The title, abstract, and keywords of your paper are the most important components. In most cases, the popularity of your paper and the number of citations to your paper (which is the main measure of success presently) will depend on those three components. This is because those are the only components available freely online and others might use it if they find your title interesting.
Ideally, the title should convey what question is solved and how you proposed to solve it and be interesting to others. This is where people will decide to read or not to read further.
- Start with writing all keywords that you would Google if you would search for the paper like yours. Those keywords should be broad enough that people who search for related areas will find it and narrow enough that it will include specifics on your solution. If you need help inventing keywords – search in titles of the papers you intend to cite.
- Highlight the keywords that differentiate your question/approach/solution from any other paper you know. Those keywords have to be included in the title.
- Combine between 5-10 keywords (including the highlighted) in a sentence with other connecting/clarifying words. Try at least a few combinations before you decide on the final one.
- The length of 5-15 words is recommended for a title (typically around 10).
- For each word, examine if the word does not add to the meaning. Remove it if this is the case. To identify such words, just pull them out of the title and try to read it again. If it gives the same meaning, then the word is redundant and needs to be removed. For example, “mathematical formula” – unless you write on chemical formulas and you actually want non-chemical formulas in your title, then the word “mathematical” is redundant because it is the default for formulas. Another popular mistake raises red flags of reviewers and editors. Never ever use “novel” or “new” in your title. All published papers which are not surveys or reviews are novel by definition (otherwise nobody would publish them).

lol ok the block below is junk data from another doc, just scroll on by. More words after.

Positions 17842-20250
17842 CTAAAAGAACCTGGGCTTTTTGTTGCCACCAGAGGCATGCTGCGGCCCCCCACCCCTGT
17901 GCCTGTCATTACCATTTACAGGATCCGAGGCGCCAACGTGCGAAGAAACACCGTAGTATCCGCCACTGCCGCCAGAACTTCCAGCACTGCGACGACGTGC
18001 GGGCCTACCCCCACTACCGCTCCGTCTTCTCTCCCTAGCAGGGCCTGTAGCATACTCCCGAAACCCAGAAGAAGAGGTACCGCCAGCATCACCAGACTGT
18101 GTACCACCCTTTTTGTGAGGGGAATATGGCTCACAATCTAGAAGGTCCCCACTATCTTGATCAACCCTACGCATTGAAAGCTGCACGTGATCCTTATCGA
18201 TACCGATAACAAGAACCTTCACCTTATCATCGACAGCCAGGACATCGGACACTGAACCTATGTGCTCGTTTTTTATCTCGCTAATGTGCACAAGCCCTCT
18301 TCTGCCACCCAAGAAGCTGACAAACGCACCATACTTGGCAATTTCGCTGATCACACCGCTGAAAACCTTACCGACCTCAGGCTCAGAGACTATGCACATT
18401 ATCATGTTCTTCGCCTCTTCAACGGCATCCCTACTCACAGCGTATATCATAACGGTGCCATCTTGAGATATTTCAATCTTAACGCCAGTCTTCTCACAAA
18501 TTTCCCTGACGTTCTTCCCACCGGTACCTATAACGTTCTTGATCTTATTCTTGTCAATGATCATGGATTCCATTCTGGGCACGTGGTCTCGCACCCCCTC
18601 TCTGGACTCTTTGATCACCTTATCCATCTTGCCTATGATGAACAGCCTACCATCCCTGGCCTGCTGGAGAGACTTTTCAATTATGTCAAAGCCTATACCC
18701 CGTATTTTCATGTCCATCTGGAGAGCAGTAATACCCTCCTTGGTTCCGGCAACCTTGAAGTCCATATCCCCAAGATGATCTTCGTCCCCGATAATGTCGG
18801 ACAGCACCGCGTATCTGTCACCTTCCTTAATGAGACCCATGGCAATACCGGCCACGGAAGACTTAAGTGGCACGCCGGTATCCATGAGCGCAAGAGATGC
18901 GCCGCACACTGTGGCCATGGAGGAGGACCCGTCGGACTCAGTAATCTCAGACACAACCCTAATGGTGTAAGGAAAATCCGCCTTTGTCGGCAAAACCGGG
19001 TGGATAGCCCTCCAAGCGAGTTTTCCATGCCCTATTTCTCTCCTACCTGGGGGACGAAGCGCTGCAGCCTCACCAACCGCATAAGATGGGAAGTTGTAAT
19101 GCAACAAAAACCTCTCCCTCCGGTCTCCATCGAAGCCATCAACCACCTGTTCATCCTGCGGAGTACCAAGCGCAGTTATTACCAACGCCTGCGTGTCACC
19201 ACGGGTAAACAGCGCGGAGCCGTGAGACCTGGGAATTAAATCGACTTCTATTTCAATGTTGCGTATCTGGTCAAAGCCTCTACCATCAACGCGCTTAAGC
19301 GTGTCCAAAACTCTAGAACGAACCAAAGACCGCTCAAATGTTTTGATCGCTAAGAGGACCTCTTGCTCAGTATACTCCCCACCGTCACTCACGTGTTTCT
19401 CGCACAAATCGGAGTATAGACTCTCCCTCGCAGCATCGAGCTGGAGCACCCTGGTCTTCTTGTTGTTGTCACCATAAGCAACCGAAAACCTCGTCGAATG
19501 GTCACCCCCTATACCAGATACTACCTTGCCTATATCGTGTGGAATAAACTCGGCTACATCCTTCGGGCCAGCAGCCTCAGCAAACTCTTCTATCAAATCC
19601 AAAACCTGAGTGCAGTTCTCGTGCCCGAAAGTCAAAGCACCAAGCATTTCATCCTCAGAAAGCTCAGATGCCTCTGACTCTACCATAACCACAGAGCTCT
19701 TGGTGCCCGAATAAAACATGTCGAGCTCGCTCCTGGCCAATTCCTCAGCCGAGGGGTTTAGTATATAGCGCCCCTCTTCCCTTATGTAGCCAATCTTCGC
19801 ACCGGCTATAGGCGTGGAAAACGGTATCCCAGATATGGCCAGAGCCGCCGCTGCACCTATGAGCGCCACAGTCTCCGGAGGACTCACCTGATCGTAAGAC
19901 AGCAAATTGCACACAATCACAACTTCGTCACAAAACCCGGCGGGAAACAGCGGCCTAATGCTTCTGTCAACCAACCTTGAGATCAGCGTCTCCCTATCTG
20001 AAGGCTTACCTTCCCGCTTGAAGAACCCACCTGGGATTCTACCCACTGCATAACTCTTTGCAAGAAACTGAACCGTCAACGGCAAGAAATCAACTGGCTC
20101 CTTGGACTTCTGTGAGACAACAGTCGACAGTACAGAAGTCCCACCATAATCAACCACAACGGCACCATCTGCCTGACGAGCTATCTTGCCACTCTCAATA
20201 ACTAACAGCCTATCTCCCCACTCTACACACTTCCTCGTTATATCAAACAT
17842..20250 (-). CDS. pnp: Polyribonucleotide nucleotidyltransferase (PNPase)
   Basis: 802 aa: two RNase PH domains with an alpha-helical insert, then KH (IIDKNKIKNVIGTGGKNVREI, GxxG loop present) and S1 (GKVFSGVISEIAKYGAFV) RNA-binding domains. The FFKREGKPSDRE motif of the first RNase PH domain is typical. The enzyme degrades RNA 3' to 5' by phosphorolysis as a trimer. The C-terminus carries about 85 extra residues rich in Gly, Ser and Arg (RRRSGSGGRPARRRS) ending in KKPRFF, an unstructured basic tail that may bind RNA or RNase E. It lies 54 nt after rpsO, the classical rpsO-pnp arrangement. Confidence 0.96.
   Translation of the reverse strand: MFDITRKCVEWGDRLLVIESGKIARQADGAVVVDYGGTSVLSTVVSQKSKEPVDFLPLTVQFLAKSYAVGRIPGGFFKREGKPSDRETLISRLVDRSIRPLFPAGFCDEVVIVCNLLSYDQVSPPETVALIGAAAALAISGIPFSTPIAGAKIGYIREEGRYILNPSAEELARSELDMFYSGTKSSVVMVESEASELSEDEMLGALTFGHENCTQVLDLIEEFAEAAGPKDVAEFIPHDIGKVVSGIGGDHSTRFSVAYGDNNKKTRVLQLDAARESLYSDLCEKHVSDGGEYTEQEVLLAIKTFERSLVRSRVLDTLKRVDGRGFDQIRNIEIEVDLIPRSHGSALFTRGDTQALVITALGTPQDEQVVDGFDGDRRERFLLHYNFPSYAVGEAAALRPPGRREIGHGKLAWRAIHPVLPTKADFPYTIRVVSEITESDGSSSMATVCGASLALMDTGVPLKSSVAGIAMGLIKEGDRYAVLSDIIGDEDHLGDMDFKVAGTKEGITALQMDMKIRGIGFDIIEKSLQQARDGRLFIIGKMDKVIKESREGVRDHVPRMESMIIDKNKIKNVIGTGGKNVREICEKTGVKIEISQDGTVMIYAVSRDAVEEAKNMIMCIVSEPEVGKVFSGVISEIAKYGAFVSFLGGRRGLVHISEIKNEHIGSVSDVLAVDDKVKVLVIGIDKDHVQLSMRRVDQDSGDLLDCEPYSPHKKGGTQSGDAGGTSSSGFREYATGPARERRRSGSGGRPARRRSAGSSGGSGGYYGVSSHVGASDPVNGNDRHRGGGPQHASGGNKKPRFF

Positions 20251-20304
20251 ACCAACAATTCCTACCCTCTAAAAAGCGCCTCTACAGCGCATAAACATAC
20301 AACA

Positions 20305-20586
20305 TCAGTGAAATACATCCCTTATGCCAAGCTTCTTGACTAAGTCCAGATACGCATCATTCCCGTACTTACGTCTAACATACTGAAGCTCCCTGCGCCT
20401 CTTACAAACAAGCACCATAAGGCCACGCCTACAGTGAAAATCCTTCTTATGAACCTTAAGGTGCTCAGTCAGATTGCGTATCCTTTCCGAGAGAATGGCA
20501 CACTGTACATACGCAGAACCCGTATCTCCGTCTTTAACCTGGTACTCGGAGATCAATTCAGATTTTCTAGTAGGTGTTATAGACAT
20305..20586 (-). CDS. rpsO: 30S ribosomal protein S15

- Make the scope of your title broad enough to include a broader audience.
- Make the scope of your title as narrow as possible to specify your problem and your solution. You may note that this contradicts the previous recommendation, but this is exactly how it works. Think who is your audience and who might be interested in your work. Aim at professor or advanced graduate student level, because those will be your readers and talk to them. Never use layman language in technical communication. For example, the title: “Machine learning for classifying species” is too broad because it is not clear what machine learning approach was used and what kind of species are classified. On the other hand, the title: “Using a directed acyclic graph for classifying goldfish in 1x1x1 cu.ft. aquariums” is too narrow, because the reader might be interested in other fish or aquariums.
- DO NOT write in the title something that is not an accurate reflection of your work.
- Avoid using abbreviations or uncommon words.
- Make sure that the title has only one possible meaning and interpretation and it is commonly accepted. For example, “Cardiac differential equation for…” – it only would work if there is a single differential equation which is named Cardiac. Also, be careful with phrases like: “New obesity study looks for the larger test group,” which has 3 different meanings.